All of us are affected by four accelerating and converging megatrends: pervasive computing, big data analytics, artificial intelligence, and cyber hostility.
I have observed and participated in many of the developments in information and communication technology (ICT) over the past 40 years, as a philosopher and cognitive scientist, and (more recently) as a software architect. One overriding feature stands out: the rate of technical advance always accelerates. The power and complexity of ICT is not only growing, it is growing more rapidly every day. The rate of change is exponential.
Meanwhile, our human brains and bodies deal with change in the same old biological fashion, as dictated by the DNA blueprint we’ve had for hundreds of thousands of years. We tend to respond to what we can see right in front of us.
We can’t always see the biggest dangers before its too late. Advanced technologies not only change much more quickly than our basic biological capacities, but they are much more complex than technologies we have developed in past centuries. Their interactions are intricate and the implications of those interactions reach us in every corner of our lives.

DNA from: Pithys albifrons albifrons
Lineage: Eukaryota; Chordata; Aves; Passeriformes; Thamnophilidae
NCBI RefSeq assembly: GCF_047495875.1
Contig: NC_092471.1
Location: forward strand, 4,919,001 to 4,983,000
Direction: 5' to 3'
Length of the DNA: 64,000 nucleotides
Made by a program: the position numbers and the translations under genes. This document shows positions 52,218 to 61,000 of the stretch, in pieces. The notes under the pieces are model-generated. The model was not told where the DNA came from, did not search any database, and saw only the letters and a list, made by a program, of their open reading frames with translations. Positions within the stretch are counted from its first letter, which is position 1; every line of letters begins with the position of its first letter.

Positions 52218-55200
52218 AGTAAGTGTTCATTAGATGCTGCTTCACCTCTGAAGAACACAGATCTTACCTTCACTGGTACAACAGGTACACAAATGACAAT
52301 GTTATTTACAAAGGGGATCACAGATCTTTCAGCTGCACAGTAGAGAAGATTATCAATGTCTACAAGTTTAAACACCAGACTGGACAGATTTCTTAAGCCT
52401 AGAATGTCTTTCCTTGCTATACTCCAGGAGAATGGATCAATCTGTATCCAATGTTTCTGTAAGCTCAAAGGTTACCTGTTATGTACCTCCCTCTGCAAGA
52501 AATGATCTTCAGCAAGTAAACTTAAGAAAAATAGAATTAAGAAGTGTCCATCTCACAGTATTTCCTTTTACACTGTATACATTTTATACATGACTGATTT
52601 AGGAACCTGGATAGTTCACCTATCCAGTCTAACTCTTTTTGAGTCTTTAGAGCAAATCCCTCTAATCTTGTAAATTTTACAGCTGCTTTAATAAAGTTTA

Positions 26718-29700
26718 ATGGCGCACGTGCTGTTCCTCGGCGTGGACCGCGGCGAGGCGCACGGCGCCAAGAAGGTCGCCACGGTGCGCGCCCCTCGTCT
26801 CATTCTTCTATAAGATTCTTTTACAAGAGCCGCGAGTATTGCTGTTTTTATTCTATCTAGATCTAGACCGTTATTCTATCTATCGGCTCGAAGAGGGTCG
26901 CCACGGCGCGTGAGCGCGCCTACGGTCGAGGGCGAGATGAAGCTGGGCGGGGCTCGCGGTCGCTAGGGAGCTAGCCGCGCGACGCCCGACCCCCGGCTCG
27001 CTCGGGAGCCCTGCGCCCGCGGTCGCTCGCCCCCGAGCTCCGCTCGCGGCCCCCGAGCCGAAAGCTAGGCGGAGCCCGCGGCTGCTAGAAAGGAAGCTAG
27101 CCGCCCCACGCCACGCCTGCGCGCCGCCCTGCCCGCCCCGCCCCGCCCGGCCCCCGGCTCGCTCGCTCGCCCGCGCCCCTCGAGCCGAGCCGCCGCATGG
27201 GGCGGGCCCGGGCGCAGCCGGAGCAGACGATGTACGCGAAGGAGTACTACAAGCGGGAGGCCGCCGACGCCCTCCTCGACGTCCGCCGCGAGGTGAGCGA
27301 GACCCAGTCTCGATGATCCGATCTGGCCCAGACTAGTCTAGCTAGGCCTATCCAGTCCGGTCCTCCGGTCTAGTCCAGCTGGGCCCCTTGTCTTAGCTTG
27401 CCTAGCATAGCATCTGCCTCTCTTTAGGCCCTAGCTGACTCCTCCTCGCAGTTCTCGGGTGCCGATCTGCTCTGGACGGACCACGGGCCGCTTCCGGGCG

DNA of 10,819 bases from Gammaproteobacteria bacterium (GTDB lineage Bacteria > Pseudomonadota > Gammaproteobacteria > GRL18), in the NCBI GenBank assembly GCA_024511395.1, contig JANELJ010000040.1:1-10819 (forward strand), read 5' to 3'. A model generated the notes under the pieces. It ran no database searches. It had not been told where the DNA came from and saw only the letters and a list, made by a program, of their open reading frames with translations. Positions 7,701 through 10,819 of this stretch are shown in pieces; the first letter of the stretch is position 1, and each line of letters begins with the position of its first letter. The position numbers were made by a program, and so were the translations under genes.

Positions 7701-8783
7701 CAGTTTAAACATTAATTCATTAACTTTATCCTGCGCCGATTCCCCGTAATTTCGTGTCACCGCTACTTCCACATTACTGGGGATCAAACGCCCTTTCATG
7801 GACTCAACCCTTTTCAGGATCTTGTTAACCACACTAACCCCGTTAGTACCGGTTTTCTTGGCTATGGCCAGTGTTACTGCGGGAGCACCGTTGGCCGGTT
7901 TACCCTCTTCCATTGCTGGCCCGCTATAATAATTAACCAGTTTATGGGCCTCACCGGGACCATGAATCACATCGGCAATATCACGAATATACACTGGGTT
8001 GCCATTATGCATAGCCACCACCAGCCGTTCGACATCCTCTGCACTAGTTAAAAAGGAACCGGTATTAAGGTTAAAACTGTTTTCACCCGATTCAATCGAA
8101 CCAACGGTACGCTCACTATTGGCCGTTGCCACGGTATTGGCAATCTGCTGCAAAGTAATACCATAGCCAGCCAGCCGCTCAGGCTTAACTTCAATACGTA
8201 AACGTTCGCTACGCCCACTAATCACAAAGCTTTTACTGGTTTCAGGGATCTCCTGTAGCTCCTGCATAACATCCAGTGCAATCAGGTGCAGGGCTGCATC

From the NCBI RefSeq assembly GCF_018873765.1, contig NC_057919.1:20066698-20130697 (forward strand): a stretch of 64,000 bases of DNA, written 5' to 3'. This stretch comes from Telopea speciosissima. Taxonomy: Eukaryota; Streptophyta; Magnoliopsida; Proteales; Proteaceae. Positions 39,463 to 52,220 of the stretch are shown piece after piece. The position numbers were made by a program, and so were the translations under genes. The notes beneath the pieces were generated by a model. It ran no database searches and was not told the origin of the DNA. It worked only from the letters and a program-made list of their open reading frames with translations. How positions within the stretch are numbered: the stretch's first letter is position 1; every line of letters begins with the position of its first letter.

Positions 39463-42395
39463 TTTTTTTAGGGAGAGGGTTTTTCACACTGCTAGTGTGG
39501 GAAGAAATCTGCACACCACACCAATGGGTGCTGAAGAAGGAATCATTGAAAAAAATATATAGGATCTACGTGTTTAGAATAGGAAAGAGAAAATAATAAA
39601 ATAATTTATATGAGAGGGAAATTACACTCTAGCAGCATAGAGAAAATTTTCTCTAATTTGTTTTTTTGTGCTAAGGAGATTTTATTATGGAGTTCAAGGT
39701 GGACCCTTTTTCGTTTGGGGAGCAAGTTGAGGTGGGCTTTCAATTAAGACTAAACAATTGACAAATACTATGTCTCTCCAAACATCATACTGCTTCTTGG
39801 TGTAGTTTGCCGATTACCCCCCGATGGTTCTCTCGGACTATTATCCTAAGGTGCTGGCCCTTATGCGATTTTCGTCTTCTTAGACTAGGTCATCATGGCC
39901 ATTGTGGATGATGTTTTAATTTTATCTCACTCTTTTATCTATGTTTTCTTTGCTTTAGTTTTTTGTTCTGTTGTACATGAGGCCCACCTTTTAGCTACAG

The greatest risk we face is no single threat, it is the convergence of several IT megatrends. They are highly interrelated and becoming more so all the time. It is the confluence of these four categories of technological development that constitutes the major threat. I call these converging megatrends the “four horsemen of the Datapocalypse.”
- Pervasive computing: Regular old computers, social media, phones & tablets & other mobile devices, the cloud, internet of things, wearables, robots, drones, 3D printing, radical miniaturization, etc. We are increasingly immersed in a digital ocean. It’s an ocean that is artificial, but completely real – and it is constantly changing and growing, enveloping every kind of technological advancement, including those that are inherently biological and genetic. That ocean is made of data.